Breaking Bad: The Complete Second Season Blu-ray, Audio Quality
"Breaking Bad: The Complete Second Season" delivers yet another high quality DTS-HD MA 5.1 lossless soundtrack. As was the case with season one's DTS mix, season two yields yet another hard-hitting and fully-realized sonic experience that's the envy of plenty of other television show home video releases, a praiseworthy feat considering that "Breaking Bad" is at its core more of a dialogue-driven Drama than it is a straight Action series where one might expect a more robust sonic presentation. Nevertheless, this one delivers plenty of rich and full aural goodness, whether musical delivery, gunfire, explosions, or everyday atmospherics. A shootout in episode two between participants wielding a fully-automatic M4 and a .40 caliber Glock delivers a crisp, robust, and satisfying experience as bullets bounce off of and tear through various objects and pierce the soundstage as round after round screams from one speaker to the next. Likewise, musical delivery is practically faultless; a Mariachi band as heard at the beginning of "Negro y Azul" allows listeners to hear every note with each passing strum of the guitar with a clarity that's seemingly unmatched anywhere else. Atmospherics continue to be a strongly-realized characteristic of season two; there's always a good sense of immersion into practically every environment, whether the harsh New Mexico desert terrain or the background noises of an upper middle-class neighborhood. With dialogue that always comes across without a hitch, "Breaking Bad" once again delivers a noteworthy and consistently excellent lossless soundtrack experience.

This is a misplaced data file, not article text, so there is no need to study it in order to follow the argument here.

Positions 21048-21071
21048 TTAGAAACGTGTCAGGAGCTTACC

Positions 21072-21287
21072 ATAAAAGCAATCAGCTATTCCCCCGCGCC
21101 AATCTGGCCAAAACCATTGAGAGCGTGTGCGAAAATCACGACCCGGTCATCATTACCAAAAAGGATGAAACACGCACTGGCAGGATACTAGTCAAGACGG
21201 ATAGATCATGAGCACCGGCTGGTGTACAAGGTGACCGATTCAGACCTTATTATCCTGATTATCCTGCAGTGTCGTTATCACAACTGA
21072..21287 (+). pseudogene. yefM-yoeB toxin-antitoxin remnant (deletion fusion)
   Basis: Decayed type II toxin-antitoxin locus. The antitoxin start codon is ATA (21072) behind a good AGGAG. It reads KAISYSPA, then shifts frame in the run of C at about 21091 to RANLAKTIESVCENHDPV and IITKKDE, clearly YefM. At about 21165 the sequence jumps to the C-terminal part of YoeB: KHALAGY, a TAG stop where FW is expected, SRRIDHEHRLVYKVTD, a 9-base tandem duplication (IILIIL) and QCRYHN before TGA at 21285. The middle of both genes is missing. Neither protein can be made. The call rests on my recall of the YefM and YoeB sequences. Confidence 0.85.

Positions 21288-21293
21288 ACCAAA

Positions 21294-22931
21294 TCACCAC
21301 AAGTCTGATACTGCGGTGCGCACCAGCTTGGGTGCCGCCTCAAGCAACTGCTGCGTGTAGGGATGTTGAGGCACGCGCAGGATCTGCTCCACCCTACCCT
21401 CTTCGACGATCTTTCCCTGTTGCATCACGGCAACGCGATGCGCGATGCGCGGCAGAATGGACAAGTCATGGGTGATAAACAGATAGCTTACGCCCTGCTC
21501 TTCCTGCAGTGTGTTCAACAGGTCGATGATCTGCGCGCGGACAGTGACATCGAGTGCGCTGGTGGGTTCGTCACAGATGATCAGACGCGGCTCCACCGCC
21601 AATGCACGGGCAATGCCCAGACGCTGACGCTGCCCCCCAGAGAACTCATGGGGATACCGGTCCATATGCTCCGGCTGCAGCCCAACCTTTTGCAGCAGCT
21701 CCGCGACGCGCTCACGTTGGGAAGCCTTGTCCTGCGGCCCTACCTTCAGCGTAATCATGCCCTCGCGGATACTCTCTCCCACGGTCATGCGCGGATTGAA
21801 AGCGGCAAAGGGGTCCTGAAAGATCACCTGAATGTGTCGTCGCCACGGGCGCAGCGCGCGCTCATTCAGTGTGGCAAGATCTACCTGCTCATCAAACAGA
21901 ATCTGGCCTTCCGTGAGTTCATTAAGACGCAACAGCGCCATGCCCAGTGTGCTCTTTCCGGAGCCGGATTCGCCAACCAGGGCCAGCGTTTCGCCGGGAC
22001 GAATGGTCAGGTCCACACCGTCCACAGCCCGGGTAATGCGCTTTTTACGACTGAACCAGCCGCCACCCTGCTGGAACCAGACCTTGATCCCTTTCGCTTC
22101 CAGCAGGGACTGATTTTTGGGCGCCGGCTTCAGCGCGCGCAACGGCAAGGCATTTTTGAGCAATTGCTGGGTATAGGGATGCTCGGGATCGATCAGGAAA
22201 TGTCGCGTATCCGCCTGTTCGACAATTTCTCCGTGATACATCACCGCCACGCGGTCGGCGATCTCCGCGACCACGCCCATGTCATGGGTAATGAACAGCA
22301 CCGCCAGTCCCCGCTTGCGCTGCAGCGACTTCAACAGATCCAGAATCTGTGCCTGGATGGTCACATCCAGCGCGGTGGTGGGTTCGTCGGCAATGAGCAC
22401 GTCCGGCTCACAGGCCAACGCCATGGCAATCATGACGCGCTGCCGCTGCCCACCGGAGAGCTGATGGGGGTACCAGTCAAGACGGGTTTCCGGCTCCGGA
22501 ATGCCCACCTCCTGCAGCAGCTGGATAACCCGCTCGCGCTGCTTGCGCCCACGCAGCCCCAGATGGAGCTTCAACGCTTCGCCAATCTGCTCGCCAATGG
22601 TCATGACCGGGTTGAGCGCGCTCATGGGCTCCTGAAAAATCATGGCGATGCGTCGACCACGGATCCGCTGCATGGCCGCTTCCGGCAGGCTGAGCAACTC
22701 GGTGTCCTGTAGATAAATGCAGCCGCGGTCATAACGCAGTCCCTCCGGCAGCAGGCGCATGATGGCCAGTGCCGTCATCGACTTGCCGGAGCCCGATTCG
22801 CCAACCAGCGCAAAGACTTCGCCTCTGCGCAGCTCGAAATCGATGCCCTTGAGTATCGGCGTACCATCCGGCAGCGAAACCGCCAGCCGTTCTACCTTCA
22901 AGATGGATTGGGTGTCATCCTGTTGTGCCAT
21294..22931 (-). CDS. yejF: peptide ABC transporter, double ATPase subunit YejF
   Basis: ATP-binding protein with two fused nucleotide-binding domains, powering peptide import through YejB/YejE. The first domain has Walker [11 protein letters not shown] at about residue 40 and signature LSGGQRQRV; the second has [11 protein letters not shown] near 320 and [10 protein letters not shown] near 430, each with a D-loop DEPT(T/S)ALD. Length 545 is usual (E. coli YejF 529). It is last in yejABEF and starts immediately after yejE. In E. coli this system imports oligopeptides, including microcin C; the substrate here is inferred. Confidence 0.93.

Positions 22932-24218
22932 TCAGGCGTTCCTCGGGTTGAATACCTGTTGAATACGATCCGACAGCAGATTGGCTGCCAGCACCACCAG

Breaking Bad: The Complete Second Season Blu-ray, Special Features and Extras
"Breaking Bad: The Complete Second Season" contains a wealth of bonus materials spread across three Blu-ray discs. Like season one's release, season two features all extras listed in each disc's menu screen, but users will have to swap discs to see some of them. As for episode-specific features on disc one, episode one, "Seven Thirty-Seven" contains an audio commentary track with Creator Vince Gilligan; Actor/Director Bryan Cranston; and actors Aaron Paul, RJ Mitte, Anna Gunn, and Betsy Brandt. Additionally, episode one contains a deleted scene (480p, 0:57) and Inside 'Breaking Bad' (480p, 3:28), a peek inside the story, themes, and characters of the episode. Episode two, "Grilled," features only Inside 'Breaking Bad' (480p, 2:55). The season's third episode, "Bit By a Dead Bee," features both a deleted scene (480p, 0:22) and Inside 'Breaking Bad' (480p, 3:46). Episode four, "Down," also contains a deleted scene (480p, 0:43) and Inside 'Breaking Bad' (480p, 3:26). Finally, episode five, "Breakage," offers only Inside 'Breaking Bad' (480p, 2:35). Disc one also features several active supplements under the "special features" tab. Season 1 Recap (480p, 1:31) is first, followed by the five Inside 'Breaking Bad' featurettes that are duplicated from the episode menu. Behind the Scenes (480p) is an eleven-part feature that explores a plethora of aspects behind the making of the show. However, only the first two listed segments are available on disc one. These include The Cast on Season 2 (2:51) and Season 2 -- What's in a Name? (3:01).